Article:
The 1843 Itawamba tax list for landowners shows Leonidas Franklin taxed for the 160 acres in section 11, township 9, range 7 that Charles Brooks eventually owned.[8] I do not find Charles Brooks on this 1843 tax list. As far as I have been able to determine, he did not own land in Itawamba County prior to his purchase of 160 acres in 1853. Charles does appear on an 1846 tax list in Itawamba, but unless I’m mistaken, this tas list was not a list of those taxed for land but for personal property.[9]

The family of Charles Brooks appears on the 1850 federal census in Itawamba County’s 6th district.[10] The census lists Charles as a farmer, aged 50, born in Kentucky. In his household are wife Deniah, 47, born in Georgia, and children David, 21, Frances, 18, John, 16, James, 15, Margaret, 7, Martha, 5, and William, 3. The children prior to Margaret were born in Alabama, and Margaret and her two younger siblings in Mississippi. Frances, John, James, and Margaret are in school. Also in the household are Thomas Smith, 19, and John Tully, 22, both hired men born in Tennessee.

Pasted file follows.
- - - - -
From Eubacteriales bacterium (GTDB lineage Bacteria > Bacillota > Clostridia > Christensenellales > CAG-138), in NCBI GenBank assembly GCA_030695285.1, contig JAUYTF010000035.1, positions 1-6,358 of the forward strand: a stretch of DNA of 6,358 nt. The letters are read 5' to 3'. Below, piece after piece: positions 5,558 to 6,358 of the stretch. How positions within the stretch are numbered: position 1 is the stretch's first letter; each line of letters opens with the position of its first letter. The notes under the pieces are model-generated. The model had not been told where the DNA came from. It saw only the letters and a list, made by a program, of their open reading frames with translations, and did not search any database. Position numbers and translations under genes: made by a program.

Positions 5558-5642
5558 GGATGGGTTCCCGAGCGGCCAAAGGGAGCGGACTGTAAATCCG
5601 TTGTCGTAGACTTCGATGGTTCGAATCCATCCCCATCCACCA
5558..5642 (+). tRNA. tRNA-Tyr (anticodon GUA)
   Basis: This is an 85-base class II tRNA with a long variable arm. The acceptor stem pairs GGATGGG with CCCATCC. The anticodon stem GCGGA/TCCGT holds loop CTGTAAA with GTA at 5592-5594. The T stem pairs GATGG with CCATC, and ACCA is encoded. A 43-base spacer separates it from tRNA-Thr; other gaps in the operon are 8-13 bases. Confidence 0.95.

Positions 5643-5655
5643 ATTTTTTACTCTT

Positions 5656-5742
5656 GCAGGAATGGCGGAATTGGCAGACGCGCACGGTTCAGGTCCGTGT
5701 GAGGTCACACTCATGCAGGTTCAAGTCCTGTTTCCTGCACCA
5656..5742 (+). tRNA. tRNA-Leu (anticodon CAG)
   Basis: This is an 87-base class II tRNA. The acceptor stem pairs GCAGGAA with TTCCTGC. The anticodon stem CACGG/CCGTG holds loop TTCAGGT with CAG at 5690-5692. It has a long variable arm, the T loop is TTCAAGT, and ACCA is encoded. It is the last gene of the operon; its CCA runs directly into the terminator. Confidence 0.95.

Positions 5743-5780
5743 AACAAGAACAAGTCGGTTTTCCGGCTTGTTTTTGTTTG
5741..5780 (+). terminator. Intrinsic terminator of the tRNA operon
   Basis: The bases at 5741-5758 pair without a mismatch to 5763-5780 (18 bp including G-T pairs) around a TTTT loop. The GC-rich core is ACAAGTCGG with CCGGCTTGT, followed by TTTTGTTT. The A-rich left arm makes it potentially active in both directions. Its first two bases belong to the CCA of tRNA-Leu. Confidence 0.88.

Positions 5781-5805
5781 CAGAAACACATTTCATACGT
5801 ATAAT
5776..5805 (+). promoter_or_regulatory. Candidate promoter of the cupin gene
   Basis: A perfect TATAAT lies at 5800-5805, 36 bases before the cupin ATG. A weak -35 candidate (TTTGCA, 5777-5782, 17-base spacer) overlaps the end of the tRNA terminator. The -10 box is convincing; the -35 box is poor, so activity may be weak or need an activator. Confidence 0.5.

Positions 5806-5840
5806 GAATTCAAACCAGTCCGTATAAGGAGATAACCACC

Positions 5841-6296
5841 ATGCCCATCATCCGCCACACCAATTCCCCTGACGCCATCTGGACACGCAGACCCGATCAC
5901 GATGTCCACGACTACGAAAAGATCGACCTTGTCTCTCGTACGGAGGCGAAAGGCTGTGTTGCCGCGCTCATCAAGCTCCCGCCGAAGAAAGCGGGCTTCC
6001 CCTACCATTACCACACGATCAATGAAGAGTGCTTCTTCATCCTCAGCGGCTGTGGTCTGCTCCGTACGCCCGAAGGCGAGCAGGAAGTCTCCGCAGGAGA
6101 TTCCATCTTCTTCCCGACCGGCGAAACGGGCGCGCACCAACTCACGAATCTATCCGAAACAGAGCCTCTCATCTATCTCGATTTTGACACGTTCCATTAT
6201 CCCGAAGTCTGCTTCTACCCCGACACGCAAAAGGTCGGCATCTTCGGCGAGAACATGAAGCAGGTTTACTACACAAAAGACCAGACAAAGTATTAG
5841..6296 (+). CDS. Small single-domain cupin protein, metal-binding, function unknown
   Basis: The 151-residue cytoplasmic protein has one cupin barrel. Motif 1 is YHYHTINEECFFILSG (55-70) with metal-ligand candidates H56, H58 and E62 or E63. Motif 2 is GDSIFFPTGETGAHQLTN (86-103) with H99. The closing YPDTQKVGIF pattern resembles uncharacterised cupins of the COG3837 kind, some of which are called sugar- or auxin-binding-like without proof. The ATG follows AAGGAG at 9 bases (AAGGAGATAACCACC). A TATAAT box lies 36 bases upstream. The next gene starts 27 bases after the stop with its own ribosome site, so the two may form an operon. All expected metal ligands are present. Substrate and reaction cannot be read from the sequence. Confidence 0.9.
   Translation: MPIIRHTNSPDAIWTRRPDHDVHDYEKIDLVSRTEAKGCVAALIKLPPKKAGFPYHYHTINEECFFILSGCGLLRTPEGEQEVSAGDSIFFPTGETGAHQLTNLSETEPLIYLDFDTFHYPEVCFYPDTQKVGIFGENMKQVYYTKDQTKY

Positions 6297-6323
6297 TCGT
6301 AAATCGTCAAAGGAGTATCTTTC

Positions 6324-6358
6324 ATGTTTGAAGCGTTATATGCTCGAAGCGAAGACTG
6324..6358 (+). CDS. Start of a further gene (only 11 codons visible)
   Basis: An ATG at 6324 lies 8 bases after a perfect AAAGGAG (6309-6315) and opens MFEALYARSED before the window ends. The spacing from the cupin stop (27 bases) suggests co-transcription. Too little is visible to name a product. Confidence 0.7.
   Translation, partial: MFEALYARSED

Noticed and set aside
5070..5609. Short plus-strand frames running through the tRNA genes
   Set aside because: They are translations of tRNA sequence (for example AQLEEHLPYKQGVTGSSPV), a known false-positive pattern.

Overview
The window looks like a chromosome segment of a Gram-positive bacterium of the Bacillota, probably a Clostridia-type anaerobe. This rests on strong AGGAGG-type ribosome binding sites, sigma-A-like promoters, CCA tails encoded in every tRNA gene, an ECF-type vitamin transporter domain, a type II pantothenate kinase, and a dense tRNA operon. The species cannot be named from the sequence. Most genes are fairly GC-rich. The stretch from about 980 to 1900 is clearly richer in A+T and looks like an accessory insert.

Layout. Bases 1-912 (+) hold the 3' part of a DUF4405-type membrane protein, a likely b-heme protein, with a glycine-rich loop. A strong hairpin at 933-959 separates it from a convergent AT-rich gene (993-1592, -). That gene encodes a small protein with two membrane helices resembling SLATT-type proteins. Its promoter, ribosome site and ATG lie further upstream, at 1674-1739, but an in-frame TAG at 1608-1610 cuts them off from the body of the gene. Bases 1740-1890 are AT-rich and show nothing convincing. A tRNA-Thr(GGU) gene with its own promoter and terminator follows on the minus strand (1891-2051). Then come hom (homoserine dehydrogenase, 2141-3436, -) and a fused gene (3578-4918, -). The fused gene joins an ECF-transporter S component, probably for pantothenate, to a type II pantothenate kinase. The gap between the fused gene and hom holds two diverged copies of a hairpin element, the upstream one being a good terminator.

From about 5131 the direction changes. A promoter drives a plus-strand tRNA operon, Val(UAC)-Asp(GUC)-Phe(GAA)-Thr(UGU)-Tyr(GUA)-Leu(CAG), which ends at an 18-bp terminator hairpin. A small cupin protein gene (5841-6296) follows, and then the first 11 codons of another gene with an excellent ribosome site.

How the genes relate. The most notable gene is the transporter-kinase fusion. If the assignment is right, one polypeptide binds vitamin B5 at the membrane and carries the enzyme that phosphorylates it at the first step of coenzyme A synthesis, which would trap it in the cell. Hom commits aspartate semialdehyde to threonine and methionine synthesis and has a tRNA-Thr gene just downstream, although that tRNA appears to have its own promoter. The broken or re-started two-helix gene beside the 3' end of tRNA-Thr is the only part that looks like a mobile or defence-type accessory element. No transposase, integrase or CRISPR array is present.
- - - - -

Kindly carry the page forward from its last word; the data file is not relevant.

Charles also appears on the federal slave schedule in Itawamba in 1850 holding one enslaved person, a female aged 60.[11] Charles’s nephew John W. Lindsey is on the same page of the same slave schedule, holding an enslaved girl aged 7. The proximity of Charles to his nephew John, who was living at Van Buren at this point, makes me wonder if Charles initially settled near John W. Lindsey and perhaps collaborated with John in farming before Charles acquired the 160 acres just west of Mantachie he had at the time of his death.